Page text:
One step in the capacitation of B. microplus spermatozoa seems to be the partial evagination of the acrosomal canal, here observed for the first time in ixodids. In the argasid Argas miniatus (Koch, 1844) the evagination of the acrosomal canal (misinterpreted as a flagellum by CASTEEL, 1917) occurs while the spermatozoa are within the spermatophore sac in the spermatheca. In Ornithodoros moubata, (PINKERTON et al., 1982) and in Ornithodoros tholozani (Tholozan, 1879) and Ornithodoros gurneyi (Warburton, 1926) (FELDMAN-MUHSAM & FILSHIE, 1976), the acrosome evaginates only when the sperm cell has reached the oviduct, this having also been noted in Argas miniatus by KHALIL (1969). In B. microplus the evagination of the acrosomal canal was observed in the ovary and only at the time of ovulation. The reason why the acrosome remains hidden within the sperm cell for most of the time is unknown but this may facilitate transport of the sperm through the genital tract and the preservation of acrosomal enzymes. The eversion of the acrosomal canal might be an event signaling the encounter of the male and female gametes, i.e. fertilization.

Another step in sperm capacitation in B. microplus may be the progressive condensation of its nucleus in the direction of the tail-like region, although it should be pointed out that what many authors refer to as the tail-like region should in fact be looked upon as the morphological head, as suggested by CASTEEL (1917). The fine filament which emerges from the nucleus and terminates in a knob-like structure could be related to the adhesion to oocytes.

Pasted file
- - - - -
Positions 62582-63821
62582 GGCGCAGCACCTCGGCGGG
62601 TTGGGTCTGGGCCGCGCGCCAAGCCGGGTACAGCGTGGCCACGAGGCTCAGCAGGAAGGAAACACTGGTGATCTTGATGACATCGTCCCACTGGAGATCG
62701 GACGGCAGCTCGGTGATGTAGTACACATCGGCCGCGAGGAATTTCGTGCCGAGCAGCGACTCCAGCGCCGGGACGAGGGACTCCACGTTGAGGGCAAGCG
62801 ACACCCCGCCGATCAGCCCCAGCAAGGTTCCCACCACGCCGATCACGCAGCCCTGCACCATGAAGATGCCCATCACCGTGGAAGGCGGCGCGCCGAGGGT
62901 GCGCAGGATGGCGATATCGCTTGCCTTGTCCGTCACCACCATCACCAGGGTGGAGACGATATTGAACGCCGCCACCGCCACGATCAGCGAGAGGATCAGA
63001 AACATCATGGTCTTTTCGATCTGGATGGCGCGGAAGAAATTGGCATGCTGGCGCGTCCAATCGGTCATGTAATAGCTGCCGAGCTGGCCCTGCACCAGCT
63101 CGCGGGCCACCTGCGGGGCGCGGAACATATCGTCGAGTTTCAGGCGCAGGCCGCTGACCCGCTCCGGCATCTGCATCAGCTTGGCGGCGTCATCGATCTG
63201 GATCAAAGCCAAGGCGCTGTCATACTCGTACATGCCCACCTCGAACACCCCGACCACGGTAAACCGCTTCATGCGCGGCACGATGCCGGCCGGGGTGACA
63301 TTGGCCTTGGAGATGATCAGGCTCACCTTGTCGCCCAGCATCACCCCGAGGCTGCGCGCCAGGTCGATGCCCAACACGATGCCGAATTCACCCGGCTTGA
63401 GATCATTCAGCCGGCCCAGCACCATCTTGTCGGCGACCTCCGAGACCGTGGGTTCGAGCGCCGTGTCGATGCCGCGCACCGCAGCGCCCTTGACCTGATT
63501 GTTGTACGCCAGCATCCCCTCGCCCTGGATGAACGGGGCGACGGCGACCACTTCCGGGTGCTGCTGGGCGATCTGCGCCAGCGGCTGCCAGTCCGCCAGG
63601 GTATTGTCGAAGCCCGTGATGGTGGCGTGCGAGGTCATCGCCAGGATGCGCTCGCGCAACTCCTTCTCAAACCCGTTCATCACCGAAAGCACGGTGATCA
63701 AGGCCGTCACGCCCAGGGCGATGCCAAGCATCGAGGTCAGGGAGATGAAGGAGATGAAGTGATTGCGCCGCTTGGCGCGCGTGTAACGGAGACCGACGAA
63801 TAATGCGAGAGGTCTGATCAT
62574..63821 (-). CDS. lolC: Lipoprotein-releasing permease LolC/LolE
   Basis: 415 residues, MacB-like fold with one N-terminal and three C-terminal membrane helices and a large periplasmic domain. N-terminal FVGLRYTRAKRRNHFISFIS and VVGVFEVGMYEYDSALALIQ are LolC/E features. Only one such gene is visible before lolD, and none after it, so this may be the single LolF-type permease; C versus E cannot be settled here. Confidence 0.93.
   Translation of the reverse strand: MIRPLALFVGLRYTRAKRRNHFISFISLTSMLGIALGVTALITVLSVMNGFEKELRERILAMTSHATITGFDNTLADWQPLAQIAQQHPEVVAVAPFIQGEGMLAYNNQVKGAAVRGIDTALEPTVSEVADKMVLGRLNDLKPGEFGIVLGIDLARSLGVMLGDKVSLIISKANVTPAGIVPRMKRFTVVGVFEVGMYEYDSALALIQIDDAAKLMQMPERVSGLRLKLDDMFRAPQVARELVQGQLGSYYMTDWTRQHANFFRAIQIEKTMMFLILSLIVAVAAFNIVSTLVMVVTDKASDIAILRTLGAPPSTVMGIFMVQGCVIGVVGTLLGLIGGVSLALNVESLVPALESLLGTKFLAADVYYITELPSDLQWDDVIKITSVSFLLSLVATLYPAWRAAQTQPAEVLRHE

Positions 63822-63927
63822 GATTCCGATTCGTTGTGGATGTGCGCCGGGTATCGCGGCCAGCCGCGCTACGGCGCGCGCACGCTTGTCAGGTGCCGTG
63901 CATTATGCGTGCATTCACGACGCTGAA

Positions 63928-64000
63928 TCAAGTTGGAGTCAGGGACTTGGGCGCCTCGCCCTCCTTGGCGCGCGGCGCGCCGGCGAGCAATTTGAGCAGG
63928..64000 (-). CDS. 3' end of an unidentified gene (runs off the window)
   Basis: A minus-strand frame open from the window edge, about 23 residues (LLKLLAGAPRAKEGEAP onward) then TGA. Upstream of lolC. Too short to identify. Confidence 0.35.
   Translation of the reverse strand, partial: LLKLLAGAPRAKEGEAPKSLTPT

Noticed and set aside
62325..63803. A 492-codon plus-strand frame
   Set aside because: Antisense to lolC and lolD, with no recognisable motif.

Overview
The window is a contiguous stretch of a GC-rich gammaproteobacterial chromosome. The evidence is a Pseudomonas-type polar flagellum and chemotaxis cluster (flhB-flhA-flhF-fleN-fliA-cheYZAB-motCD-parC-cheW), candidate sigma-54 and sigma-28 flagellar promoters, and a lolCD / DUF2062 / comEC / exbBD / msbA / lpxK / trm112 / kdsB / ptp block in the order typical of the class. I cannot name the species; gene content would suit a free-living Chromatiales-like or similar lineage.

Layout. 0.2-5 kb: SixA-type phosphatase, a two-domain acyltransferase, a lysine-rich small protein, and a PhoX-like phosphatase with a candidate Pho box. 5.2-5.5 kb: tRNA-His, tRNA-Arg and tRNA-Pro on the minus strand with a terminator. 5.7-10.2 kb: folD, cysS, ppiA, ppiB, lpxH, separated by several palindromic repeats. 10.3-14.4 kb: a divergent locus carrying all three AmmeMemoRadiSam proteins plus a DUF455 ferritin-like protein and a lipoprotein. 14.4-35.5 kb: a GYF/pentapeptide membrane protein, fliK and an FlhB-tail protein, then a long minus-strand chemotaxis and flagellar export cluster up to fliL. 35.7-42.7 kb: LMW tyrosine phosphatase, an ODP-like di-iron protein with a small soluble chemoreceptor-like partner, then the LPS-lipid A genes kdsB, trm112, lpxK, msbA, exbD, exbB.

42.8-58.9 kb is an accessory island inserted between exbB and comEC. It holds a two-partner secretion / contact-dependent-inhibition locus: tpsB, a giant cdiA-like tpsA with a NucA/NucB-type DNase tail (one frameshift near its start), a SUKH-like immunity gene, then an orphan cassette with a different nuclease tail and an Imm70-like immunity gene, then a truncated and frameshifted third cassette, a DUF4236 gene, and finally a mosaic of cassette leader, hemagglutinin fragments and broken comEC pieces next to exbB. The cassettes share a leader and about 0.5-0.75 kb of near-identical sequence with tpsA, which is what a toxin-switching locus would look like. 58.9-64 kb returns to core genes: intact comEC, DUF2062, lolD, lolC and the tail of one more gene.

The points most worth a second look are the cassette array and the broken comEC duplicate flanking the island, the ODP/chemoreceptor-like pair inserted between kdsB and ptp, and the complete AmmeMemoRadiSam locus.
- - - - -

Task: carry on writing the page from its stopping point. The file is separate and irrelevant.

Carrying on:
In elucidating the mechanism of fertilization in ticks it is important to know how the spermatozoon reaches the oocyte. Several researchers have described the active movement of spermatozoa (ROTHSCHILD, 1961; REGER, 1974; FELDMAN-MUHSAM & FILSHIE, 1976; EL SAID & SWINDERSKI, 1980), this movement appearing to be related to either undefined cellular processes or the longitudinally-oriented fibrils which run beneath the cell membrane of the sperm (FELDMAN-MUHSAM & FILSHIE, 1976). Our observations of semi-thin and thin sections of individual B. microplus spermatozoa within the lumen of oviducts confirm that they have inherent movement, based on the multiple forms which they display in sections. When the intact oviduct was mounted in saline and observed using phase-contrast microscope, masses of living spermatozoa were clearly seen moving down the oviduct. This suggests that the movement of the sperm cell, named translatory movement by FELDMAN-MUHSAM & FILSHIE (1976), is passive and caused by peristalsis of the oviducts. The end of the clavate region of the individual spermatozoon is the only part of the living cell which can be observed actively moving and its function still remains unknown. It can be suggested that the adhesion of the bulbous region of the spermatozoon to the ovary wall might represent a necessary mechanism involved with the movement of the sperm cell. The presence of microtubules in this region may be related to the movement of this part of the sperm. REGER (1974) failed to find microtubules in Dermacentor andersoni at any stage of development. Microtubules, however, are clearly seen in the spermatid of some species of spiders (ALBERTI, 1995).